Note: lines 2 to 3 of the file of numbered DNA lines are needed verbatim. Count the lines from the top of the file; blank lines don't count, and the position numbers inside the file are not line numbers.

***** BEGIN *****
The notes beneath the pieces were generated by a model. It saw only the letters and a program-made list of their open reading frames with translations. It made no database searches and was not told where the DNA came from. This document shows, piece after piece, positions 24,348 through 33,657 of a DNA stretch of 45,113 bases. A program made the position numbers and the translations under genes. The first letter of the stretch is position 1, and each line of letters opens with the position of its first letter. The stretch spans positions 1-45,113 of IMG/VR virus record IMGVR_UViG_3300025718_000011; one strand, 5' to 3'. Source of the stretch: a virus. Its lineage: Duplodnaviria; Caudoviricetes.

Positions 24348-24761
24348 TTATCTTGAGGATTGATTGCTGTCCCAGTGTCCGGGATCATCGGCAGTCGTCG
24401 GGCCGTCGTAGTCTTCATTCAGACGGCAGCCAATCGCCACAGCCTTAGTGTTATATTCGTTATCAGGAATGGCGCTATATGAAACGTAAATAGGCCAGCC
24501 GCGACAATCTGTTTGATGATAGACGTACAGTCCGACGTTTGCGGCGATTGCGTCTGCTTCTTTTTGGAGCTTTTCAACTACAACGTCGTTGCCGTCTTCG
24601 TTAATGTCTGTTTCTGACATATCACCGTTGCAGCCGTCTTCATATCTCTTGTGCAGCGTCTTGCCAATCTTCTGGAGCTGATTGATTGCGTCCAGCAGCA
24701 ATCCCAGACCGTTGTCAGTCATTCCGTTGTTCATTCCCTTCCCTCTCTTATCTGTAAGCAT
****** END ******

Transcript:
Positions 24348-24761
24348 TTATCTTGAGGATTGATTGCTGTCCCAGTGTCCGGGATCATCGGCAGTCGTCG